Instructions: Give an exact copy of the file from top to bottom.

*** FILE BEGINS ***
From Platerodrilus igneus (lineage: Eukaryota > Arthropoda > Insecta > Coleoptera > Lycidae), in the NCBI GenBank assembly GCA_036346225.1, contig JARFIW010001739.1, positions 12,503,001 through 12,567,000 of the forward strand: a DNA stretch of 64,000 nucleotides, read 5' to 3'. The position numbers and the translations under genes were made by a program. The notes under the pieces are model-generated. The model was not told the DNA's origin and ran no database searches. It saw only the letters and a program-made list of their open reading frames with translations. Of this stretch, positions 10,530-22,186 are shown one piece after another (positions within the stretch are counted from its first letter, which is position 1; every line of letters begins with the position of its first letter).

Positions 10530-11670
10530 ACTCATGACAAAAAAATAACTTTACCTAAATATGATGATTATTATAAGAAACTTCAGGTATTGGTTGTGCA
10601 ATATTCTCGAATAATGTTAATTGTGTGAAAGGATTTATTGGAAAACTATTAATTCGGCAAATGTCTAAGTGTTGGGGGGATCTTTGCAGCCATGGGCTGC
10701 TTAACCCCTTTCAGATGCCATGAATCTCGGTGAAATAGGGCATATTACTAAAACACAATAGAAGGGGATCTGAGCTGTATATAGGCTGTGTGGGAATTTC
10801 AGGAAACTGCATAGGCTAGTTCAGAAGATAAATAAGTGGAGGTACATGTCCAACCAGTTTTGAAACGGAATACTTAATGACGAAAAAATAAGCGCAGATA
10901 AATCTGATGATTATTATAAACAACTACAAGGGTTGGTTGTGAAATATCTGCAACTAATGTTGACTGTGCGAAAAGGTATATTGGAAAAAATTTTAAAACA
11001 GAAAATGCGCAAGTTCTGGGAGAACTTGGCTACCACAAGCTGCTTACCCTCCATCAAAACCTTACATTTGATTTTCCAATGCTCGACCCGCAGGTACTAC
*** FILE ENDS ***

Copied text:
From Platerodrilus igneus (lineage: Eukaryota > Arthropoda > Insecta > Coleoptera > Lycidae), in the NCBI GenBank assembly GCA_036346225.1, contig JARFIW010001739.1, positions 12,503,001 through 12,567,000 of the forward strand: a DNA stretch of 64,000 nucleotides, read 5' to 3'. The position numbers and the translations under genes were made by a program. The notes under the pieces are model-generated. The model was not told the DNA's origin and ran no database searches. It saw only the letters and a program-made list of their open reading frames with translations. Of this stretch, positions 10,530-22,186 are shown one piece after another (positions within the stretch are counted from its first letter, which is position 1; every line of letters begins with the position of its first letter).

Positions 10530-11670
10530 ACTCATGACAAAAAAATAACTTTACCTAAATATGATGATTATTATAAGAAACTTCAGGTATTGGTTGTGCA
10601 ATATTCTCGAATAATGTTAATTGTGTGAAAGGATTTATTGGAAAACTATTAATTCGGCAAATGTCTAAGTGTTGGGGGGATCTTTGCAGCCATGGGCTGC
10701 TTAACCCCTTTCAGATGCCATGAATCTCGGTGAAATAGGGCATATTACTAAAACACAATAGAAGGGGATCTGAGCTGTATATAGGCTGTGTGGGAATTTC
10801 AGGAAACTGCATAGGCTAGTTCAGAAGATAAATAAGTGGAGGTACATGTCCAACCAGTTTTGAAACGGAATACTTAATGACGAAAAAATAAGCGCAGATA
10901 AATCTGATGATTATTATAAACAACTACAAGGGTTGGTTGTGAAATATCTGCAACTAATGTTGACTGTGCGAAAAGGTATATTGGAAAAAATTTTAAAACA
11001 GAAAATGCGCAAGTTCTGGGAGAACTTGGCTACCACAAGCTGCTTACCCTCCATCAAAACCTTACATTTGATTTTCCAATGCTCGACCCGCAGGTACTAC